The problem today is not access, but discovery. In a glutted marketplace of content, it’s increasingly hard to stand out from the crowd. Nearly every dollar spent on artist training and development should be shifted to audience development and helping to connect audiences to filmmaker’s work. And this will have the added benefit of still helping artists, by giving them a bigger audience which should lead to more money earned back from their films.

Yes, many artists will bemoan any decrease in funding for the creation of work. But we don’t face a crisis in the creation of good work, rather the crisis is in getting that work seen. The key here is to make sure that any new programs in audience development include some mechanism for positive cash flow to filmmakers for the screening of their work. Right now, too many programming efforts don’t reimburse filmmakers for their screenings. Organizations that program films, run film festivals and connect work with audiences will need to start paying filmmakers for these screenings. That’s a big hurdle for most film festivals – I know because I’ve run a few, but it’s a hurdle we need to conquer for independent film to survive and thrive.

The main concern I have with ending direct artist support for creation is the possible impact on diversity behind the lens – we need more diversity, not less. And the market – investors and studios – tend to still support white males. But plenty of diverse work is being made too, but not enough of it is being seen. This is a big problem, and I’d argue it’s mainly because so many festival and venue programmers, and acquisition executives, are white men, but again the nonprofit industry should build programs to address these issues. Let’s think hard about how to create innovative solutions to bring more diverse films to a wider audience instead of just focusing on the (relatively easier) part of just getting them funded.

What would this look like? I don’t know, but I’d like to see just as many new projects here as we have grant funds and markets/pitch forums. For every GoodPitch, we should have a GreatAudiences program. For every Hot Docs forum, we should have a new audience focused program, and the same for every Creative Capital grant. Note – these are all great programs, and I’m using them to showcase the type of excellence we should seek in audience development.

The first thing we should do is work towards every festival that is not a major market (meaning below the big guns like Sundance) starts working towards paying filmmakers for screenings. Second, we already have a pretty vibrant theater space – go to the Arthouse Convergence and you’ll quickly be dispelled of any notions that arthouse theaters aren’t doing great work to build audiences. That said, the nonprofit sector could be doing more to help them discover diverse voices and then work to ensure those screenings are attended. We can definitely help bring audiences to the work they program, and someone needs to build a tool that helps us find that work again when it finally makes it online.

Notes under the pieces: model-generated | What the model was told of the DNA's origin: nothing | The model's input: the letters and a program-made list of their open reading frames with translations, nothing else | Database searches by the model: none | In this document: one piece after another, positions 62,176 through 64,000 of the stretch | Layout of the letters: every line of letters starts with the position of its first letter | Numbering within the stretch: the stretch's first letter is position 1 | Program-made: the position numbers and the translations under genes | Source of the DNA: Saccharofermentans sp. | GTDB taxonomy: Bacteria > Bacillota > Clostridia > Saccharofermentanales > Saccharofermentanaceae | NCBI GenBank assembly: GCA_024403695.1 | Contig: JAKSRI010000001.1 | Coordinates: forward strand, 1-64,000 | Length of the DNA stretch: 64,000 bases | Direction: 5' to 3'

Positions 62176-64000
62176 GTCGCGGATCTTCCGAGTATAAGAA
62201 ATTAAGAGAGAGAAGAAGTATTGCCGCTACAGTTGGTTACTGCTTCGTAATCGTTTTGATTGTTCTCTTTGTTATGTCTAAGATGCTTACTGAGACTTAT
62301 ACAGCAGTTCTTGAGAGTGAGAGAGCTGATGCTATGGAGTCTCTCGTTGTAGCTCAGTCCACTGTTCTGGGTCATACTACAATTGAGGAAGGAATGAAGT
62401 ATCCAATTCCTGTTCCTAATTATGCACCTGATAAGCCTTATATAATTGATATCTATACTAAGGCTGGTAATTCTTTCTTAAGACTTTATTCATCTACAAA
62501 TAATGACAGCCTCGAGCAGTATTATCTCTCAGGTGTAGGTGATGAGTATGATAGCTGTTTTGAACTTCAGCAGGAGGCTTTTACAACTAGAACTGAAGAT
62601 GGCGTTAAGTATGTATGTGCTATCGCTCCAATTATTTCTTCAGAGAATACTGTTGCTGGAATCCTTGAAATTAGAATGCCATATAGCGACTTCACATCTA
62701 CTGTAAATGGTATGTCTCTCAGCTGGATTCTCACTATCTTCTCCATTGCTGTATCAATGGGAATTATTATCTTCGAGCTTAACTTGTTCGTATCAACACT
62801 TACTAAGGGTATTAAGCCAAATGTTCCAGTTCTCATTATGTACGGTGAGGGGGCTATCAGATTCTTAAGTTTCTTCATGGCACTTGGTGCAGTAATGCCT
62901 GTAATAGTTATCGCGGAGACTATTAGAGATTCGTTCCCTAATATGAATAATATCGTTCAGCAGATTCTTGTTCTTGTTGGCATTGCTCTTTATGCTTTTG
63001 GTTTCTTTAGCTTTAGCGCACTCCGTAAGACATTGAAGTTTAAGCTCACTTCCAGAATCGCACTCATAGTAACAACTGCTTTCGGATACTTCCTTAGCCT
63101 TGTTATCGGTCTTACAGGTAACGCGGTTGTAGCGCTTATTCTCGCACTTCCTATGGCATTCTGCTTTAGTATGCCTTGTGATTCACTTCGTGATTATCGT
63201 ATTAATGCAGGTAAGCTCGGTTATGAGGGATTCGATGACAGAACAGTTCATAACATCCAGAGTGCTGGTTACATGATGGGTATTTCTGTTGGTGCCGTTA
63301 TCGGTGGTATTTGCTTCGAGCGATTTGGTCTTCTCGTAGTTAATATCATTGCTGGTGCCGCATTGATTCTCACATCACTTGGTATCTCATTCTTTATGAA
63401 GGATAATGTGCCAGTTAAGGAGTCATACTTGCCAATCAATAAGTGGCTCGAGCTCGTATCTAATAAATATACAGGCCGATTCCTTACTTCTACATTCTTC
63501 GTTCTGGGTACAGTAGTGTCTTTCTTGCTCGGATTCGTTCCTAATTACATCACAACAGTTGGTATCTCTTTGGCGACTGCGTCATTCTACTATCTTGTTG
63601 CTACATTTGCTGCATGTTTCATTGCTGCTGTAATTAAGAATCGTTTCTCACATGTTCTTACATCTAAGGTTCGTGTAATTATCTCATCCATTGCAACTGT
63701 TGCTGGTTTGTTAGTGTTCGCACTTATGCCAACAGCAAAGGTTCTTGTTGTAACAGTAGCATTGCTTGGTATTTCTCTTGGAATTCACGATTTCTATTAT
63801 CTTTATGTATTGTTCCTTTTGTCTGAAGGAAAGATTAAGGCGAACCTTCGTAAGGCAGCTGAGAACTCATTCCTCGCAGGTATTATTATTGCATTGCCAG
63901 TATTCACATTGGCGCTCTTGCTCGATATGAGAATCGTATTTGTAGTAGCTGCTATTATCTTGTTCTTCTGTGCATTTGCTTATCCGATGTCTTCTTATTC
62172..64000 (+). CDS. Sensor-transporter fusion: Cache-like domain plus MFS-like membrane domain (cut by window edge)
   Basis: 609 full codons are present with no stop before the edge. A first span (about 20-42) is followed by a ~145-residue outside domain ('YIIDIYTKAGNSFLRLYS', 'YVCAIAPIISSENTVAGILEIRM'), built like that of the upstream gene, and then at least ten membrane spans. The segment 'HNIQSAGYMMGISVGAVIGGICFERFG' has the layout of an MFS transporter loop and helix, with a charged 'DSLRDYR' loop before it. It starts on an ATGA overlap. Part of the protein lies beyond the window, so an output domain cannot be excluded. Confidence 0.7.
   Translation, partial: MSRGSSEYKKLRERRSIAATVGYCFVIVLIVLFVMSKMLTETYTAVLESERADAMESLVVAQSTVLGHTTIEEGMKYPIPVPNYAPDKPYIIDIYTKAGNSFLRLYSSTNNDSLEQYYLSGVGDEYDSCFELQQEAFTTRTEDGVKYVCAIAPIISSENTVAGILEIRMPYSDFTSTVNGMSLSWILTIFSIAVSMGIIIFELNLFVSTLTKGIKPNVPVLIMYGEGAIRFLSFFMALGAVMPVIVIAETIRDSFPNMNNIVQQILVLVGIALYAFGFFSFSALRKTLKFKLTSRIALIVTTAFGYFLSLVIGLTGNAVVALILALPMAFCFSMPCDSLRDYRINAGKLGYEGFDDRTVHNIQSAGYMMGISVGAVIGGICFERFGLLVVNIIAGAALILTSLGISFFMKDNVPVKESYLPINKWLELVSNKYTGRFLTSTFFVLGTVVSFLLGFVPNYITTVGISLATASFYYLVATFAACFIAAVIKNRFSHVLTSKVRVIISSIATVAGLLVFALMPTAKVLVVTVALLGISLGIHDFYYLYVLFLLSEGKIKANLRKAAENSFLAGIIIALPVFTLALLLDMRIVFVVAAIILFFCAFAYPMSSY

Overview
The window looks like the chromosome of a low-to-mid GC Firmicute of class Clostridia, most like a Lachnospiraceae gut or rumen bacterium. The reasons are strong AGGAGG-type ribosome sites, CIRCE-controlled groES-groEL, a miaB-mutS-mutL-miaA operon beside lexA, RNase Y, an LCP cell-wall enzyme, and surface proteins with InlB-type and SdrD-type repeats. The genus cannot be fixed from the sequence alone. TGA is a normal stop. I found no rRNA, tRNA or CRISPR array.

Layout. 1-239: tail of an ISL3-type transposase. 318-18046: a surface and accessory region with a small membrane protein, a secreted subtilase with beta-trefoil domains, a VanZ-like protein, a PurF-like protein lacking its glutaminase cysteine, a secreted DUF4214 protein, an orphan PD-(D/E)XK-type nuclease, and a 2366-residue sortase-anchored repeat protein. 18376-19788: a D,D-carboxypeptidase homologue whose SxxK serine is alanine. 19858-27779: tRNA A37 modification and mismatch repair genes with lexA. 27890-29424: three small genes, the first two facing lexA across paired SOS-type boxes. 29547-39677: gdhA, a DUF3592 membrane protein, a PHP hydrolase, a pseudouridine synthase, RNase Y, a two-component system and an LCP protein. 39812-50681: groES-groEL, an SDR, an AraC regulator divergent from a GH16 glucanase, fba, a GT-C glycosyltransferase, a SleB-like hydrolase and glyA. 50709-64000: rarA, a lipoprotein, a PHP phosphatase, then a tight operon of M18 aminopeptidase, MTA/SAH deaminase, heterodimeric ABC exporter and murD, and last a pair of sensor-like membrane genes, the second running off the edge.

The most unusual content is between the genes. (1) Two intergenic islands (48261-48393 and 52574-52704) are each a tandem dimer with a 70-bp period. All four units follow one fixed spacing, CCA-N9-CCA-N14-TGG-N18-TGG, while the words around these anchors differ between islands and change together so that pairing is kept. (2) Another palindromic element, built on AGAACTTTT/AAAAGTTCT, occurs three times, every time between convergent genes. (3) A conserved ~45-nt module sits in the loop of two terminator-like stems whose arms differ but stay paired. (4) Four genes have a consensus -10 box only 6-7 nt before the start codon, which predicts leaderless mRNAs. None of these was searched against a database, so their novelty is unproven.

We need more national screening programs, for films that may not warrant a theatrical. At Patagonia (my client) we’ve been having a huge success with getting audiences out to our tours, with our last film averaging 1500 people per screening. There used to be more film tours, but I believe Southern Circuit (where I also worked) is one of the few still around. I’d love to see a grant that allowed Thom Powers to take Stranger Than Fiction on the road, for example, with guest filmmakers in tow and being paid to attend.

We need more online curation – and no, that’s not easy. I launched a start-up focused on just this, and it folded. Nearly every online platform for managing one’s queue or sharing films has failed or is stagnant with no real consumer use. Perhaps that’s another thing nonprofit’s could tackle, and the foundations that fund them.

I admire the program Sundance just launched to help filmmakers with distribution, but we need more programs like this, and the foundation world needs to fund distribution and marketing more (and creation, and “impact” less).

Ok, like I said at the start, I don’t really want to disband artist support for creation. But I do think we need to start spending equal energy on what happens after the films are made.